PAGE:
Which Design and Biomaterial Factors Affect Clinical Wear Performance of Total Disc Replacements? A Systematic Review
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Clinical Orthopaedics and Related Research
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Total disc replacement was clinically introduced to reduce pain and preserve segmental motion of the lumbar and cervical spine. Previous case studies have reported on the wear and adverse local tissue reactions around artificial prostheses, but it is unclear how design and biomaterials affect clinical outcomes.
Which design and material factors are associated with differences in clinical wear performance (implant wear and periprosthetic tissue response) of (1) lumbar and (2) cervical total disc replacements?
We performed a systematic review on the topics of implant wear and periprosthetic tissue response using an advanced search in MEDLINE and Scopus electronic databases. Of the 340 references identified, 33 were retrieved for full-text evaluation, from which 16 papers met the inclusion criteria (12 on lumbar disc replacement and five on cervical disc replacement; one of the included studies reported on both lumbar and cervical disc replacement), which involved semiquantitative analysis of wear and adverse local tissue reactions along with a description of the device used. An additional three papers were located by searching bibliographies of key articles. There were seven case reports, three case series, two case-control studies, and seven analytical studies. The Methodological Index for Non-randomized Studies (MINORS) Scale was used to score case series and case-control studies, which yielded mean scores of 10.3 of 16 and 17.5 of 24, respectively. In general, the case series (three) and case-control (two) studies were of good quality.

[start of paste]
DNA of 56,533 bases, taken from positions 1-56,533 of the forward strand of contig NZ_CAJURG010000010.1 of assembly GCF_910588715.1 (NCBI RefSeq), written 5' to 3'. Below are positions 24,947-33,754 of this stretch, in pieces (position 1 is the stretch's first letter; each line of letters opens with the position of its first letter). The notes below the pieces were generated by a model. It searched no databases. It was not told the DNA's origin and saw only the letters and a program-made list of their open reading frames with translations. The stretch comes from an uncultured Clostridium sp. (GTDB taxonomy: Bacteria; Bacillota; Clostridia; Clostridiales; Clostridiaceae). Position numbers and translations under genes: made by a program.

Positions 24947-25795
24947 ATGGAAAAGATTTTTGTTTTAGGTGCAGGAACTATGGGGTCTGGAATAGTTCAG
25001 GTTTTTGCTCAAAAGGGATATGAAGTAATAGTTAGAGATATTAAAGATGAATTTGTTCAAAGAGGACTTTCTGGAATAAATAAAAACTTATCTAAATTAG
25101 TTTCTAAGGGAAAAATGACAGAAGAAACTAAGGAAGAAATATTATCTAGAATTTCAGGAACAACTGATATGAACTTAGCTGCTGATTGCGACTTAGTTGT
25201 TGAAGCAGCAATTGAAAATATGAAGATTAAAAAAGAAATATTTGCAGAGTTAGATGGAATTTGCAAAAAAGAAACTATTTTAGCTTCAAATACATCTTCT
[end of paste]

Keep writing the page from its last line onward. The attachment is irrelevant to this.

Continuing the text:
In lumbar regions, metal-on-polymer devices with mobile-bearing designs consistently generated small and large polymeric wear debris, triggering periprosthetic tissue activation of macrophages and giant cells, respectively. In the cervical regions, metal-on-polymer devices with fixed-bearing designs had similar outcomes. All metal-on-metal constructs tended to generate small metallic wear debris, which typically triggered an adaptive immune response of predominantly activated lymphocytes. There were no retrieval studies on one-piece prostheses.
This review provides evidence that design and biomaterials affect the type of wear and inflammation. However, clinical study design, followup, and analytical techniques differ among investigations, preventing us from drawing firm conclusions about the relationship between implant design and wear performance for both cervical and lumbar total disc replacement.